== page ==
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[whitespace] Flavor excursion: Annapurna owner Dikendra Massey offers colorful cuisine.

Photograph by Rory MacNamara

High Times

Scale the tasty Himalayan heights at Annapurna

By Paula Harris

THE COMFORTING chai tea at Annapurna Nepalese Restaurant is perfumed with cardamom, cloves, and fresh ginger. Just the promise of a fragrant cup of this creamy spice-infused delight is enough to lure me off the cold street and into the cozy dining room.

But then add to this the possibility of some tantalizing piquant curries and a selection of marinated meats and chewy breads brought steaming from the clay oven, and you have the recipe for a satisfying and exotic meal.

Sonoma County seems fated to house at least one Nepalese restaurant. The trend started a few years back with the now defunct Himalayan Sherpa Cuisine restaurant in Glen Ellen. This enterprise was followed by the Katmandu Kitchen and then the Himalayan Chhahari restaurants in Santa Rosa. The last two (both also now defunct) were housed in the same location on Ross Street (unfortunately out of the view of any major traffic-- automobile or foot).

Latest in this Himalayan parade (also now in the Ross Street location) is Annapurna, once again featuring the colorful diverse Nepali cuisine, which uses cumin, cardamom, green and red chilies, garlic, ginger, fenugreek, Szechwan peppers, scallions, and more to create mouth-awakening dishes.

Not too much has changed decor-wise inside this venue, but the plain white walls are now warmed by maroon-red trimmings, vibrant color photographs of Tibetan scenes, wood carved masks, and a few Nepalese drums and other hanging musical instruments.

Seating is either at tables or, more traditionally, on floor cushions. Intricate black-tasseled paper lanterns decorated with mysterious inky symbols hang over the tables. And percussion-heavy Tibetan folk songs emanate from the sound system.

The dinner is mid-priced, and there's an all-you-can-eat buffet lunch offered for the bargain price of $5.95.

Some of the dishes borrow a bit from Indian cuisine. For example, the delicious samosas ($3.50), which are crisp golden puffed pastries, are served hot. At Annapurna they are nongreasy and are crammed with potato, peas, and herb and almond filling. These are great dipped into the sweet and sour tamarind sauce served on the side.

Another good appetizer is a plate of steamed flour-dough dumplings called momos. They are stuffed with either ground lamb and served with a mint sauce ($5.95) or with a selection of minced veggies ($4.95).

Generally, the Nepalese dal soup I have encountered elsewhere (and made at home) has been thick and texturally almost chewy, but here the dal ($4.95) is a much thinner, more refined consistency. It's light and creamy with a rich tomato taste.

There's more light creaminess in the Annapurna kukhura special ($10.95), a curry made with boneless chicken chunks cooked in a milky sauce with spices and almonds. Other curries include the very tasty kukhura ko ledo ($9.95), billed on the menu as "a favorite in Nepalese households," which is the boneless chicken pieces cooked in a fresh garlic, ginger, and onion sauce. Yummy.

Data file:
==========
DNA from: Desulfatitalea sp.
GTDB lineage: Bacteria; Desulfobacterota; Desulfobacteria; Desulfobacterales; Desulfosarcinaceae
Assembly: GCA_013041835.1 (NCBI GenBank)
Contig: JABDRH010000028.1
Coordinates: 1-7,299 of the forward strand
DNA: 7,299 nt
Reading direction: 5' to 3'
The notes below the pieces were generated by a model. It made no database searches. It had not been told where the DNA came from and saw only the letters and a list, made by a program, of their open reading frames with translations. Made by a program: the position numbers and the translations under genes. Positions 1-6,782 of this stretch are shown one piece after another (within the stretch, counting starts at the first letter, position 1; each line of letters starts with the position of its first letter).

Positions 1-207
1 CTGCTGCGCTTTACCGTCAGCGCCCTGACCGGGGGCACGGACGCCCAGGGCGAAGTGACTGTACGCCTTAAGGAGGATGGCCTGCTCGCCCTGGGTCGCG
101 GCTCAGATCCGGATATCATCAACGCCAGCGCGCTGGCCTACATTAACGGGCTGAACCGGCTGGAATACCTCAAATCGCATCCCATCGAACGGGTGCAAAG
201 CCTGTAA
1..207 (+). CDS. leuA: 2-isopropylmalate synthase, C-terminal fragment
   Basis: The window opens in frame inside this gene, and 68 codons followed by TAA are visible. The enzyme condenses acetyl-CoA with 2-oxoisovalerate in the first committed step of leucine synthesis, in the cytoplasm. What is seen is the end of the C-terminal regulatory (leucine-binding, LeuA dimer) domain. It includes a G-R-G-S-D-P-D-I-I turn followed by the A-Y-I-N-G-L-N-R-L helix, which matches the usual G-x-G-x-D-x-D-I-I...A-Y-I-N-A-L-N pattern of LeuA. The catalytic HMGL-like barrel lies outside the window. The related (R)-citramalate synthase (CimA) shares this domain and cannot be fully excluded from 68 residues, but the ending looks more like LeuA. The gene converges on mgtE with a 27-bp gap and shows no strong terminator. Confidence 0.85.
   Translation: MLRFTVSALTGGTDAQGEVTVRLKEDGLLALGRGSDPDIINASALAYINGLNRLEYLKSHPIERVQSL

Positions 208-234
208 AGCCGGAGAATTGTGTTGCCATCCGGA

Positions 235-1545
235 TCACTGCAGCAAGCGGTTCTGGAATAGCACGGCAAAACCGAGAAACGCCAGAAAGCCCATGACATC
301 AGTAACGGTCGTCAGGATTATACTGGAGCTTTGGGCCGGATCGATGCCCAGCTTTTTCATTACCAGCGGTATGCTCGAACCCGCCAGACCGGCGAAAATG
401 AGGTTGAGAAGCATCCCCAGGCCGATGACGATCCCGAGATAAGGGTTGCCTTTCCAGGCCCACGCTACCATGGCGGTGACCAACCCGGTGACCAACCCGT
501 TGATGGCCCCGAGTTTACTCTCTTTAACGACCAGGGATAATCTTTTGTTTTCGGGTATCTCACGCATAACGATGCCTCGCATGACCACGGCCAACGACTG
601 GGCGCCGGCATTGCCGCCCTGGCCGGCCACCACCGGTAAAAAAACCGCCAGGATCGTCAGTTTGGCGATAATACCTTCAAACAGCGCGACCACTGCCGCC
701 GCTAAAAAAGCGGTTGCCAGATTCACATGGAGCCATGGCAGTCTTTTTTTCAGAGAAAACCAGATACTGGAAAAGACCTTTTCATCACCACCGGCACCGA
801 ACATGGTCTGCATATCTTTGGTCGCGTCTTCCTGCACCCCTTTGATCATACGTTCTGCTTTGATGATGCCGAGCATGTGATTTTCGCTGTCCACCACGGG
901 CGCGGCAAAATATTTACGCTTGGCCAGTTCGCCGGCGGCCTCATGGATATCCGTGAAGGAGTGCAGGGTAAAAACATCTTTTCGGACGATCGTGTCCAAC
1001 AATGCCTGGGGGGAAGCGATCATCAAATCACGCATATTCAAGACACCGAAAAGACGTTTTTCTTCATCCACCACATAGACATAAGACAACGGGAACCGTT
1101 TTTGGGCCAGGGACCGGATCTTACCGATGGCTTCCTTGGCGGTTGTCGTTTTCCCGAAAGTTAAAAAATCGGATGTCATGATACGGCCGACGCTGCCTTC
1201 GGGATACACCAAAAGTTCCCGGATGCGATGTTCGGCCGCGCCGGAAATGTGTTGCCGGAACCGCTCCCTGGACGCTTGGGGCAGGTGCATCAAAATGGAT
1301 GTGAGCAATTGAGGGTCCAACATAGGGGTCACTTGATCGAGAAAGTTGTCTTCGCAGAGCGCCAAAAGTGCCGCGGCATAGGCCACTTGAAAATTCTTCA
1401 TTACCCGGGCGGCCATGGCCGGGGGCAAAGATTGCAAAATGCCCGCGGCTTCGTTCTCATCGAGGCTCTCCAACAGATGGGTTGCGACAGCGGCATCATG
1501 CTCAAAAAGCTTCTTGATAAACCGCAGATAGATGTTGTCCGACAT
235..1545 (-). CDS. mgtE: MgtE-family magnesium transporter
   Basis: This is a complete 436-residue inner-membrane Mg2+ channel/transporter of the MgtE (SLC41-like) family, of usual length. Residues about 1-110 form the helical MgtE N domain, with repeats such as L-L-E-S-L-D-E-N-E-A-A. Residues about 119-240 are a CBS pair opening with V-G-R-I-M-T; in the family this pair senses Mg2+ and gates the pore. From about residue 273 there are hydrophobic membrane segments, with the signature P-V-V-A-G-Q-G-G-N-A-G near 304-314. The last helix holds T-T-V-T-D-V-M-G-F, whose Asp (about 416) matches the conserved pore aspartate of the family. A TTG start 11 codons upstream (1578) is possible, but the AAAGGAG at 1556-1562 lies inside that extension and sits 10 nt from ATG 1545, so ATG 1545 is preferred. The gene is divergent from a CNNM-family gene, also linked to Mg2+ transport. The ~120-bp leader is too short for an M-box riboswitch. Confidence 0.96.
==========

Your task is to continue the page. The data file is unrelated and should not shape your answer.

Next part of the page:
However, the chef's special khasi ko achere ledo ($12.95), pungent lamb chunks cooked in a spicy pickle sauce, was too chewy and the sauce too oily the night we sampled this dish.

A better cut of meat would help.

Other dishes include tiger prawns cooked in garlic, ginger, tomato, and spices ($12.95) and a selection of tandoori-oven specialties, such as marinated lamb or chicken.

In addition, Annapurna offers lots of vegetarian dishes, including fresh-fried potato with whole cumin seeds, "a high-altitude special" ($8.95); and the very flavorful mismas tarkari ($8.95), a mix of peas, mushrooms, zucchini, broccoli, and carrots cooked in a slightly spiced sauce.

The entrées are served in small individual copper bowls and come with either nan bread or basmati rice. My advice is get the rice and order a separate nan. The thin hot fluffy pillows are brushed with garlic and fresh cilantro or basil ($2.25).

Wines are quite limited, so you might prefer to stick to imported Indian beers, like Kingfisher or Taj Majal. Or maybe sip a cool mango lassi ($2.95).

For dessert, try the kheer ($2.95), a mildly sweet rice pudding with dried fruits served hot, or the Everest Kulfi ($3.95) refreshing saffron-flavored ice cream with pistachios.

The staff--whether it be owner Dikendra Massey, his affable American wife (they met in Nepal several years ago when she was in the Peace Corps), their charming young daughters (dressed in traditional garb), or any of the other gentle souls who will serve you--will make dining at Annapurna especially pleasurable.


Annapurna Nepalese Restaurant
Address: 535 Ross St., Santa Rosa; 707/579-8471
Hours: Lunch daily, 11:30 a.m. to 2:30 p.m.; dinner daily, 5 to 10 p.m.
Food: Classic dishes from Nepal
Service: Proficient and friendly
Ambiance: Casual, with table or floor seating
Price: Inexpensive to moderate, with bargain lunch buffet
Wine list: Minimal selection
Overall: 3 stars (out of 4)

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From the January 25-31, 2001 issue of the Northern California Bohemian.

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